Presentation is loading. Please wait.

Presentation is loading. Please wait.

© 2003 Wadsworth Publishing Co. Chapter 6 Social Structure Theory Criminology 9 TH Edition Larry J. Siegel.

Similar presentations


Presentation on theme: "© 2003 Wadsworth Publishing Co. Chapter 6 Social Structure Theory Criminology 9 TH Edition Larry J. Siegel."— Presentation transcript:

1 © 2003 Wadsworth Publishing Co. Chapter 6 Social Structure Theory Criminology 9 TH Edition Larry J. Siegel

2 Questions What is a stratified society? What is the culture of poverty? How do these two issues affect class, race, and culture?

3 Social Structure Theories Criminal Behavior Patterns Are Affected By: Places - Places not people cause crime, i.e., deteriorated lower-class areas. Socioeconomic placement in society can influence the potential for criminal behavior, i.e., unable to attain social or economic success.

4 Social Structure Theories: The Underlying Premise The real crime problem is a lower class phenomenon. Those that live in equivalent social environments tend to behave in a predictable fashion. If the environment did not affect human behavior, then crime rates would be dispersed equally across the social structure.

5 The Three Branches of Social Structure Theory

6 Social Disorganization Theory

7 MAJOR PREMISE Crime is a product of transitional neighborhoods that manifest social disorganization and value conflict. STRENGTHS Identifies why crime rates are highest in slum areas. Points out the factors that produce crime. Suggests programs to help reduce crime. Social Disorganization Theory: Concentric Zone Theory

8 Shaw and McKays Concentric Zones Map of Chicago

9 Factors That Affect Crime The Social Ecology School Transitional neighborhoods Community deterioration Poverty concentration Employment opportunities Community fear, i.e., race, gangs, mistrust. Community change Collective efficacy, i.e., informal, institutional, and public social control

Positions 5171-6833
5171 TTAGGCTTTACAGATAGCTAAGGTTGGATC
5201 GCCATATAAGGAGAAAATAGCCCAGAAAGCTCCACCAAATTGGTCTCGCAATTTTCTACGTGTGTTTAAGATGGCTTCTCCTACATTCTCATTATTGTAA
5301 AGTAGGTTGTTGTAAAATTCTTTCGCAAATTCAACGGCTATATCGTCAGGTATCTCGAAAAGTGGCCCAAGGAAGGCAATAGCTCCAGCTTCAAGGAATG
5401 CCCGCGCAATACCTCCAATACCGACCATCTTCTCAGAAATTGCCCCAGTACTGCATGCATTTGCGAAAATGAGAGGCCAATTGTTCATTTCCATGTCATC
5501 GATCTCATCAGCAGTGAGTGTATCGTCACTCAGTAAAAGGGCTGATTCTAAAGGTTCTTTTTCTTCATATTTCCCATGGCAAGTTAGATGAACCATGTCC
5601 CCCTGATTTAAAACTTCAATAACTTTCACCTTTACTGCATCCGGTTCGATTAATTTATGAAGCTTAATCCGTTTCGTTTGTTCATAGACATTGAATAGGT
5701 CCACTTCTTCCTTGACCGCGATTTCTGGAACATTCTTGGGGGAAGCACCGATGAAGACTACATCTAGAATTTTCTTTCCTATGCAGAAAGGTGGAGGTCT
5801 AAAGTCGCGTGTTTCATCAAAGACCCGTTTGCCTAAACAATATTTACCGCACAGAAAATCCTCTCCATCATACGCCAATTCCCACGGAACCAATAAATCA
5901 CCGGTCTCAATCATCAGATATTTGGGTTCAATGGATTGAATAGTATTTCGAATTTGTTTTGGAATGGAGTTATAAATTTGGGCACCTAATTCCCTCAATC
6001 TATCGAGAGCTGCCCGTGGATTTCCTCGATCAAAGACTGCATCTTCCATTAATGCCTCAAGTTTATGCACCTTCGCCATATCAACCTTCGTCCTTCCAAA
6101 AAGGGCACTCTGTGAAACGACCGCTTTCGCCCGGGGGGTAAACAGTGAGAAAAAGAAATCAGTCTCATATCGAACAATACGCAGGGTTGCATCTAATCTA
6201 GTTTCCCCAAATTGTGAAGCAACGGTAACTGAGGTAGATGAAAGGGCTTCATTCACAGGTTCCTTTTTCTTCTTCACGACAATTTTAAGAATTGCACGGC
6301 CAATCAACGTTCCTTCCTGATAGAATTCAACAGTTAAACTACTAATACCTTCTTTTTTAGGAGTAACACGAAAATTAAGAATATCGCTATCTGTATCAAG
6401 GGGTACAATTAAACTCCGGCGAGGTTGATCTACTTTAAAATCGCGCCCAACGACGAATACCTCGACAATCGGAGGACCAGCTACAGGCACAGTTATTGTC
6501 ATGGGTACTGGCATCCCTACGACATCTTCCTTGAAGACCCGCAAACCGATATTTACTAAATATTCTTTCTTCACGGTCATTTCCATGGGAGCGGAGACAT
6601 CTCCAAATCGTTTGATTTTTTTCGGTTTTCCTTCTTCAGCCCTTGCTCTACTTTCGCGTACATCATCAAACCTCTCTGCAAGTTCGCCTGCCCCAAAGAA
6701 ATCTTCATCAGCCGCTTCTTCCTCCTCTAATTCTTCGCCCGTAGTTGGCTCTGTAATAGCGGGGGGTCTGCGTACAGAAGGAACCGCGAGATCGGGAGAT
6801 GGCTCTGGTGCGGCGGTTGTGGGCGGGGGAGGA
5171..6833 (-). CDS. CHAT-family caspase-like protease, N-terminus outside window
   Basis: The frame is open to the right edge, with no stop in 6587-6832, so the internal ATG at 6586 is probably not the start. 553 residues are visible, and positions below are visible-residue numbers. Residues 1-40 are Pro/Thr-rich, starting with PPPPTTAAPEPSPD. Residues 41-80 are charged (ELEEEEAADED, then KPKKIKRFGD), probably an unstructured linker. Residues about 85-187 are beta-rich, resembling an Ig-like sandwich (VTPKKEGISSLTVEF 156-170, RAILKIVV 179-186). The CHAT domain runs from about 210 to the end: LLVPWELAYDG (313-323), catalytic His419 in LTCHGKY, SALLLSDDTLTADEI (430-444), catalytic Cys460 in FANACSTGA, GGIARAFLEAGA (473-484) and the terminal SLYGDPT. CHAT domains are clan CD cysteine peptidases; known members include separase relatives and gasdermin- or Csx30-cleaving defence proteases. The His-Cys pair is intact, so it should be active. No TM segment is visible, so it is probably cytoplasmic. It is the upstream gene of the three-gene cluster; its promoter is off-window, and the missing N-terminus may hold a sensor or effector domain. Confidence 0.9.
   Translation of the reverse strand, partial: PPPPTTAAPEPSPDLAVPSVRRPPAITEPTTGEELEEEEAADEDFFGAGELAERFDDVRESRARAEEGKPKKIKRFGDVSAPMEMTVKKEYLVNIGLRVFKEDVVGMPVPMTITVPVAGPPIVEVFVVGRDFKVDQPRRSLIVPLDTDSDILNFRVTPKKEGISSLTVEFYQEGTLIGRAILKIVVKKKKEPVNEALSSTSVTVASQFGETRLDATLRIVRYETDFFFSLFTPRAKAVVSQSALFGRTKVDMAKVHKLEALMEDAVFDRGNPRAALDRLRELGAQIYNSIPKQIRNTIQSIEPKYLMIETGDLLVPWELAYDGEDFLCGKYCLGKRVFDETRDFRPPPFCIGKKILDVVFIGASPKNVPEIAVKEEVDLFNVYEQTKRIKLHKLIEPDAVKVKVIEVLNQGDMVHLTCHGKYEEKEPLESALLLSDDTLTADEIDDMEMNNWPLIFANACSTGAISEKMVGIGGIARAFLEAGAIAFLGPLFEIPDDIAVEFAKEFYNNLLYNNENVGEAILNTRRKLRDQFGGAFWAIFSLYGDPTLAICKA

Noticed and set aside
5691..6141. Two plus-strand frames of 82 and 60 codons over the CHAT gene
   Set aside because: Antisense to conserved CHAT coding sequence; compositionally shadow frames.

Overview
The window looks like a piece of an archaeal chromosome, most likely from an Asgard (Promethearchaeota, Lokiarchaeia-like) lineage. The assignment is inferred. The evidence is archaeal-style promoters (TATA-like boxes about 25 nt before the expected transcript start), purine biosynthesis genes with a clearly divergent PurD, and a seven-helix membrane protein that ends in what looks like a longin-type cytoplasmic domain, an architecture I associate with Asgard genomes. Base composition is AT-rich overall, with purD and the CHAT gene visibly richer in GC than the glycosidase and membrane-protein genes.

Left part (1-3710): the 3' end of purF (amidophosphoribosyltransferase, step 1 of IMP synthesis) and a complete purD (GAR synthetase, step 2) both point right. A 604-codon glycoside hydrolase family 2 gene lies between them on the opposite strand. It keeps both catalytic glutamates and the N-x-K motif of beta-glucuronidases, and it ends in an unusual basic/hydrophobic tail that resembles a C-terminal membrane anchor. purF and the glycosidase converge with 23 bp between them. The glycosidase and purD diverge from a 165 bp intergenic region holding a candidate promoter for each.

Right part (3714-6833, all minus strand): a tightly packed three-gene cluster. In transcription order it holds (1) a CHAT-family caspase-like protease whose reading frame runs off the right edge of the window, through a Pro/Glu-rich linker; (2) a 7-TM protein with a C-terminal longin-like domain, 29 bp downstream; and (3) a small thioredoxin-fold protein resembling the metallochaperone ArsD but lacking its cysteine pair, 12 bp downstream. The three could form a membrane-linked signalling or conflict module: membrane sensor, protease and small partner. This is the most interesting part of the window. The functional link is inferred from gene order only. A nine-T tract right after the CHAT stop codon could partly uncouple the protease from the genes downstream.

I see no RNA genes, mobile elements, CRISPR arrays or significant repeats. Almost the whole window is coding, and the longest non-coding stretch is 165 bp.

10 Social Disorganization Theories

11 Question According to social disorganization theory, how does fear affect a disorganized neighborhood?

12 Strain Theories Crime is a direct result of the frustration and anger of the lower-class to achieve culturally defined goals, i.e., wealth, success, power; however, the means to acquire these goals are stymied by the stratification of class and status in society.

13 The Basic Components of Strain Theory

14 Anomie Durkheim: Norms have broken down because of rapid social change, i.e., traditions and values. Merton: Culturally defined goals and socially approved means for obtaining them have broken down, i.e., education and hard work. Messner and Rosenfeld: The American Dream as a goal and a process. Crime becomes the strategy for attaining wealth.

15 Question Why would Durkheim suggest that crime may be beneficial to society?

16 Points out how competition for success creates conflict and crime. Suggests that social conditions and not personality can account for crime. Can explain middle- and upper-class crime. Strengths Strain Theory: Anomie People who adopt the goals of society but lack the means to attain them seek alternatives, such as crime. Major Premise